}. Moreover, this new open boundary (*x* = 0) is placed sufficiently far (250 km) from the (main) front, so that (1) effects of inexact open-boundary conditions at *x* = 0 are minimized and (2) long-time (tens of days instead of ~5 days as in Fig. 4) evolution of the bulge may be simulated. Since our focus is near the surface, the channel is flat (*H* = constant). Two experiments were conducted—one with *H* = 350 m (NoWall350 experiment) and the other one with *H* = 1,000 m. Both give similar results and only the NoWall350 experiment is described here. The same initial front as in the BC experiment is used (except the bottom is now flat). A uniform vertical grid size = 1 m (i.e., 350 sigma levels) is used but the finest Δ*x* is 1 km for 0 km < *x* ≤ 300 km (instead of 0.25 km used in the BC experiment). The initial frontal edge is at *x* = 250 km. The up-front wind stress is applied as in the BC experiment (Section 3), except that it is kept constant after 5 days when \( \tau_{\text{o}}^{\text{y}} \cong {10^{{ - 4}}}{m^2}{s^{{ - 2}}} \), through *t* = 80 days.

Figure 13 shows (a) the *v* contours superimposed on color *T*, and (b) the stream function contours superimposed on color PV. In the absence of a coast, the steady wind forces upwelling under the front because of the large ∂*ζ*/∂*x* (>0) near the surface. The effect is analogous to a positive wind stress curl centered approximately at the frontal edge, and since the fluid is homogeneous west of the edge, a nearly barotropic flow with *v* < 0 is established there. A bulge develops and propagates westward in the first 5 days (Fig. 13 top panel) much as is anticipated from the BC experiment and the analytical solution. The bulge is thin but vertical recirculation cells develop beneath it. Since the wind stress is kept constant at \( \tau_{\text{o}}^{\text{y}} \cong {10^{{ - 4}}}{m^2}{s^{{ - 2}}} \) (after day 65), the bulge ceases to grow and its width is fixed for each \( \tau_{\text{o}}^{\text{y}} \) value (by C.23); it continues to propagate westward as a permanent wave-form predicted by the analytical model. The bulge head itself therefore forms a *frontlet* upon which the continued action of the wind generates yet another bulge with its own recirculation cells. This process is seen at day 70 in Fig. 13 when the second bulge forms; the formation of this second bulge is shown more clearly in Fig. 14 which plots only the upper 100 m of the temperature (color) and *v* contours from day 62 through 70. By day 80, the fourth bulge begins to form near the western open boundary (fourth row panels in Fig. 13).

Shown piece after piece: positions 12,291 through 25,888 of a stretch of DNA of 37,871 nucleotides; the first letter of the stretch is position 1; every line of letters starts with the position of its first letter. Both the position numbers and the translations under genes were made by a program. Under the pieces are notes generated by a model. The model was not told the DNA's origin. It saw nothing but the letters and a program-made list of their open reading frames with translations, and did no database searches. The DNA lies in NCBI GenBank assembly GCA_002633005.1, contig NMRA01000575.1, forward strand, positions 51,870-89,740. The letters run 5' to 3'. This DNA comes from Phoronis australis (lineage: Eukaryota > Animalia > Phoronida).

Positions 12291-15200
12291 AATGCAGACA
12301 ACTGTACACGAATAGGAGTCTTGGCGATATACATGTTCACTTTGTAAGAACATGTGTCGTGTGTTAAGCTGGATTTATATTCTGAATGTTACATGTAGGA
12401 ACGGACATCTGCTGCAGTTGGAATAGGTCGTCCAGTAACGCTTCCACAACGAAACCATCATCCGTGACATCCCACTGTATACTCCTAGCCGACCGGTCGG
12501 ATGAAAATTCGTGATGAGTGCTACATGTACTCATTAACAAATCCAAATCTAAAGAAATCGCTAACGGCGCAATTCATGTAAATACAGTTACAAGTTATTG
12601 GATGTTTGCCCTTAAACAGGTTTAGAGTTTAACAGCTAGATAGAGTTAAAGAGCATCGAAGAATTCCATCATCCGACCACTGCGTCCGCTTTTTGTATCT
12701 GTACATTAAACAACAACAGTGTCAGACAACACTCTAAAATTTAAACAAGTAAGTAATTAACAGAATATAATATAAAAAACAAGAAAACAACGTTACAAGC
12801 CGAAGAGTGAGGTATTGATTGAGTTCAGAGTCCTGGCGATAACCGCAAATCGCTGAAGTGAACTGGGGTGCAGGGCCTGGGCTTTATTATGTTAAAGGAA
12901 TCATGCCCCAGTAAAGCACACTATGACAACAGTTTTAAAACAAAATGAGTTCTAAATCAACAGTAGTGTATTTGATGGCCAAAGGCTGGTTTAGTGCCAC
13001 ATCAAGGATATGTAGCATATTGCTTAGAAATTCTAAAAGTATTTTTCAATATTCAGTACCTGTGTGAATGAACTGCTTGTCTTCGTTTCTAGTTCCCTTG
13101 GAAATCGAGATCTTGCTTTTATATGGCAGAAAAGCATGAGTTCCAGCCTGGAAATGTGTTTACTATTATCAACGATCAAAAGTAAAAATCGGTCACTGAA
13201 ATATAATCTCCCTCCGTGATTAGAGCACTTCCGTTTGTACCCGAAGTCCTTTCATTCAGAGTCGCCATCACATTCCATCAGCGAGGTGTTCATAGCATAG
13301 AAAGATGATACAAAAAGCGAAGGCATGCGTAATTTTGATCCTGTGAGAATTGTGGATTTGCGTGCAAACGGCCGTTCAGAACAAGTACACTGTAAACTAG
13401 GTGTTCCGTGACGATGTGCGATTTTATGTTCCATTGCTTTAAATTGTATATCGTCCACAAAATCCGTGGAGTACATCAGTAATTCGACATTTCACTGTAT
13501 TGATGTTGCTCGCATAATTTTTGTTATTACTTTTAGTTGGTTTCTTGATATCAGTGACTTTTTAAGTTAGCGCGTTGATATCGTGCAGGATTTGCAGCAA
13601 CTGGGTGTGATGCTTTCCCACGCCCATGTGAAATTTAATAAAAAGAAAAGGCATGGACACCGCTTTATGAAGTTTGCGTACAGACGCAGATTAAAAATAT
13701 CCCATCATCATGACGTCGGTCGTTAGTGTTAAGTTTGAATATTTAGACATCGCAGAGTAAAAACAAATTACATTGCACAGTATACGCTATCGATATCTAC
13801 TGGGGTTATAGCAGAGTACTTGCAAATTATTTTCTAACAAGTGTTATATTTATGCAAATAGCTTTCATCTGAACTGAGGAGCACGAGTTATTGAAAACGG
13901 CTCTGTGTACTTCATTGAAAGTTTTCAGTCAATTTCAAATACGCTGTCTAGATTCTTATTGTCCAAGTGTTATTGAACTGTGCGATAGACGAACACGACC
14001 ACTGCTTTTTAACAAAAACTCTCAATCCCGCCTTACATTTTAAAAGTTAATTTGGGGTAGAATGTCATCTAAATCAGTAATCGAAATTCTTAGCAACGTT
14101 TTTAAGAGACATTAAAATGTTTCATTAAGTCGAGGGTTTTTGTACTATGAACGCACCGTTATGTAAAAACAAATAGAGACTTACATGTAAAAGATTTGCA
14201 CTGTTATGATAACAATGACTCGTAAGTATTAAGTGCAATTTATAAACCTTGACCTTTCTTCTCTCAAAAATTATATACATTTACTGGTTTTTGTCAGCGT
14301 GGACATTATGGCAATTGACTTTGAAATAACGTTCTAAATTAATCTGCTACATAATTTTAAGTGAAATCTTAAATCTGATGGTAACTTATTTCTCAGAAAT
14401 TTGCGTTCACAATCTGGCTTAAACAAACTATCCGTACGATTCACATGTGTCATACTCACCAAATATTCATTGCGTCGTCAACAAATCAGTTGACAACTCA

The establishment of vertical recirculation cells that extend to deep layers beneath the bulges is a unique and interesting (time-dependent–tens of days) feature of the bulge solution. It is interesting because the passage of the bulge establishes a very stable near-surface fluid just beneath the bulge. This is seen clearly by the white contours of high (negative) PV behind the bulges in Fig. 13 which should be contrasted with the thick low PV fluid just ahead of the westernmost bulge. Stable stratification inhibits vertical motions, yet the bulge allows deep recirculation cells which can produce vertical exchanges of heat, salt and nutrients in the oceans.

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Chang, Y., Oey, L. Frontal circulation induced by up-front and coastal downwelling winds.
*Ocean Dynamics* **61, **1345–1368 (2011). https://doi.org/10.1007/s10236-011-0435-2

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### Keywords

- Ocean fronts
- Wind-front interaction
- Coastal downwelling
- Upfront winds
- Boluses
- Vertical cells
- Ekman transport modified by vorticity